“Most members were not that positive,” the PPM MP was quoted as saying.

CNM has meanwhile learned that Nihan has communicated the results to the government as well as Shakeela and sought her opinion on the possibility of resigning from the post.

PPM MPs were against approving her to the post because of her handling of several incidents in the health sector during the past few months, CNM claimed.

The President’s Office submitted Shakeela’s name for parliamentary consent earlier this month. She was reappointed to the cabinet after her ministry was renamed Ministry of Health from Ministry of Gender.

The department of gender was meanwhile transferred under the newly-created Ministry of Law and Gender.

The parliament’s government oversight committee narrowly approved the nomination at a meeting last week and forwarded the matter to the People’s Majlis floor for a vote.

As opposition Maldivian Democratic Party MPs and Jumhooree Party MPs voted against recommending the nominee for approval, Chair Riyaz Rasheed cast a tie-breaking vote.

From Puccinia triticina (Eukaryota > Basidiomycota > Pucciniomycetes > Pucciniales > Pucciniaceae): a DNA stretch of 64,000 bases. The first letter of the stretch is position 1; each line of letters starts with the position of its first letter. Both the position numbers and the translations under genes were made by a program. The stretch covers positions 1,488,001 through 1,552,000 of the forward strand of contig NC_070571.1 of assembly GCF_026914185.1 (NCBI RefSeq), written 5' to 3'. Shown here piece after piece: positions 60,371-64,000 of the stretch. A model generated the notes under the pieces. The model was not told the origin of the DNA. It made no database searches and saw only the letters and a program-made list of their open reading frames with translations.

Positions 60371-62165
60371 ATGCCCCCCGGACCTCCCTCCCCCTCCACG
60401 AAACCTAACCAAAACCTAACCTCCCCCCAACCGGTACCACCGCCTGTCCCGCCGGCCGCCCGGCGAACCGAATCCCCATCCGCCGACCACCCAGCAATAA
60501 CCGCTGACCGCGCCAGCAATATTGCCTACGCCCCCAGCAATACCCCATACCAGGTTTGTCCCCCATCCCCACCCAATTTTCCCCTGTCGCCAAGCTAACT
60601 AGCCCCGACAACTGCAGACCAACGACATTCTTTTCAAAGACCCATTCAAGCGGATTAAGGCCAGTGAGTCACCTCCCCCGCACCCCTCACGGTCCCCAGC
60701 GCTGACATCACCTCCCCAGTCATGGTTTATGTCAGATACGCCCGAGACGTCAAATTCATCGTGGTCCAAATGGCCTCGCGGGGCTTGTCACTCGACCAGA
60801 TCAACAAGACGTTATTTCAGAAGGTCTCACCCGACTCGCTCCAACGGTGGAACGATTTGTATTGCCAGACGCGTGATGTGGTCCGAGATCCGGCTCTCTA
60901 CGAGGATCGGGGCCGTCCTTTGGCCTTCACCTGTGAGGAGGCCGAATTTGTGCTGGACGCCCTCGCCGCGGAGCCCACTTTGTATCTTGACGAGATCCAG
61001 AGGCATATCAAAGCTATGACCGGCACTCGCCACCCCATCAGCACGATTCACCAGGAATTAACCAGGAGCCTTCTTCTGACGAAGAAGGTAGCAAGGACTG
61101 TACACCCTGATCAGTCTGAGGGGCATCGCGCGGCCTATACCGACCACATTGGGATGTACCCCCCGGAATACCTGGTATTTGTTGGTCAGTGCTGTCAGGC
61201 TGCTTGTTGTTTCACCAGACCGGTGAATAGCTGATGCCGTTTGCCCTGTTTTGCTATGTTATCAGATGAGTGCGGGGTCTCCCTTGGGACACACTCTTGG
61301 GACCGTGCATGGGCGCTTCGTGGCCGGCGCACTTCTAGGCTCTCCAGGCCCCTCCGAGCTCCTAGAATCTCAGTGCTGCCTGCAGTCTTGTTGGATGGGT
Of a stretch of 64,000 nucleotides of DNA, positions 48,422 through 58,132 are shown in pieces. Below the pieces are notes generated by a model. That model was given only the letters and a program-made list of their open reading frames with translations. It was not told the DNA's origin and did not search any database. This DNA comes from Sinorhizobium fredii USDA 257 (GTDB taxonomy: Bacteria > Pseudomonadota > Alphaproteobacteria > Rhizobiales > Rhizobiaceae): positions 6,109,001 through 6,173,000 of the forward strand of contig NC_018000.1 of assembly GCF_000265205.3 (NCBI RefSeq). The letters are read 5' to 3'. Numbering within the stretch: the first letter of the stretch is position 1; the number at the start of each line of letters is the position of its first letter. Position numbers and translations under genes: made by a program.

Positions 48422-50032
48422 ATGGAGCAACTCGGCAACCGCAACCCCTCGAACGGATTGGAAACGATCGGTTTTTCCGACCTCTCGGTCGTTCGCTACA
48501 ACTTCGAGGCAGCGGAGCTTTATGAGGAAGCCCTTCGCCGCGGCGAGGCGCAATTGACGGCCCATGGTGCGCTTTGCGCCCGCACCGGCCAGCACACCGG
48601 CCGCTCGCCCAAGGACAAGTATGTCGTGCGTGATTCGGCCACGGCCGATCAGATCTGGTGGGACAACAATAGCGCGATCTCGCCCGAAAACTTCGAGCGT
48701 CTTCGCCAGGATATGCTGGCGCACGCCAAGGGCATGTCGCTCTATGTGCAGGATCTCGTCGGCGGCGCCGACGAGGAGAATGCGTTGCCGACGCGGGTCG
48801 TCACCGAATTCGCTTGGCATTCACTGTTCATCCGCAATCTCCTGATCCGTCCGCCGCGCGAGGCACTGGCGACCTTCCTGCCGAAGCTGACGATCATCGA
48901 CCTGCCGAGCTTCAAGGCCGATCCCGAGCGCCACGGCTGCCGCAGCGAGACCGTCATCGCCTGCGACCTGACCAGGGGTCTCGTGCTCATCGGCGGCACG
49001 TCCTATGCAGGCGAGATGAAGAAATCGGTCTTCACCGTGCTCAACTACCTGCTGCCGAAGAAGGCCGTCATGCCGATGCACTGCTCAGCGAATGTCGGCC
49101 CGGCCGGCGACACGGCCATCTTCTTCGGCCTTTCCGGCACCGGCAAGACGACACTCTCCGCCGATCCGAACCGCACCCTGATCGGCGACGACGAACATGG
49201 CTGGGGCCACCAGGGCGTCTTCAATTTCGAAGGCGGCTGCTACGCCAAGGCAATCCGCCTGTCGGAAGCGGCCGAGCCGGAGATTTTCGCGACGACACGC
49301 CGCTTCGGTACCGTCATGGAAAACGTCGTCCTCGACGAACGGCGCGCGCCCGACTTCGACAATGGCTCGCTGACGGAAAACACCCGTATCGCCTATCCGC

Despite the PPM majority on the key oversight committee, the vote was tied 5-5 after PPM MP Abdul Latheef Mohamed abstained.

The MP for Haa Alif Dhidhoo had joined the ruling party after being elected as an independent.


Government hampered by “restrictive” public finance law, says President Yameen

Amendments brought to the Public Finance Act by the opposition-controlled parliament during the three-year tenure of former President Mohamed Nasheed are posing challenges and difficulties to successive administrations, President Abdulla Yameen has said.

The amendments (Dhivehi) voted through in June 2010 stipulated that the executive must seek parliamentary approval before either obtaining foreign loans or leasing state property. Nasheed at the time declared that the law would make it “impossible for the government to function.”